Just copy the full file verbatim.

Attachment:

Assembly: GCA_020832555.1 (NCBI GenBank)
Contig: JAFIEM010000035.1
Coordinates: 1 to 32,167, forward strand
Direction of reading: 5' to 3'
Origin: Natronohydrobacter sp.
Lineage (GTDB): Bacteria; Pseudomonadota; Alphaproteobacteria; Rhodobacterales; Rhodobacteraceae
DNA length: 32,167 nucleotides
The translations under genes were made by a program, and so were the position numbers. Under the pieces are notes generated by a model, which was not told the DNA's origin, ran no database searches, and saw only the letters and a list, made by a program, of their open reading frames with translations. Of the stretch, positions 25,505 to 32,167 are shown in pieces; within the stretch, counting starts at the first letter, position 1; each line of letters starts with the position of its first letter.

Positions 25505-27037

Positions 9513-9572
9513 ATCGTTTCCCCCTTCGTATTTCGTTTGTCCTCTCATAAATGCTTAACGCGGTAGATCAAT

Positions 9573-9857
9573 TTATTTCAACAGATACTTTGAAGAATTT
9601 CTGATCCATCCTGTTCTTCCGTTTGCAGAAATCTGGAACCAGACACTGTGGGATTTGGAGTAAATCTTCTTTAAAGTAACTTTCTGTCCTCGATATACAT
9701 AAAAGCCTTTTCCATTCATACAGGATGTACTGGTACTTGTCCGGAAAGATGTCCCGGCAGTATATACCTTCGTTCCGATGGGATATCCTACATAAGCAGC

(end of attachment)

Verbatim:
Assembly: GCA_020832555.1 (NCBI GenBank)
Contig: JAFIEM010000035.1
Coordinates: 1 to 32,167, forward strand
Direction of reading: 5' to 3'
Origin: Natronohydrobacter sp.
Lineage (GTDB): Bacteria; Pseudomonadota; Alphaproteobacteria; Rhodobacterales; Rhodobacteraceae
DNA length: 32,167 nucleotides
The translations under genes were made by a program, and so were the position numbers. Under the pieces are notes generated by a model, which was not told the DNA's origin, ran no database searches, and saw only the letters and a list, made by a program, of their open reading frames with translations. Of the stretch, positions 25,505 to 32,167 are shown in pieces; within the stretch, counting starts at the first letter, position 1; each line of letters starts with the position of its first letter.

Positions 25505-27037

Positions 9513-9572
9513 ATCGTTTCCCCCTTCGTATTTCGTTTGTCCTCTCATAAATGCTTAACGCGGTAGATCAAT

Positions 9573-9857
9573 TTATTTCAACAGATACTTTGAAGAATTT
9601 CTGATCCATCCTGTTCTTCCGTTTGCAGAAATCTGGAACCAGACACTGTGGGATTTGGAGTAAATCTTCTTTAAAGTAACTTTCTGTCCTCGATATACAT
9701 AAAAGCCTTTTCCATTCATACAGGATGTACTGGTACTTGTCCGGAAAGATGTCCCGGCAGTATATACCTTCGTTCCGATGGGATATCCTACATAAGCAGC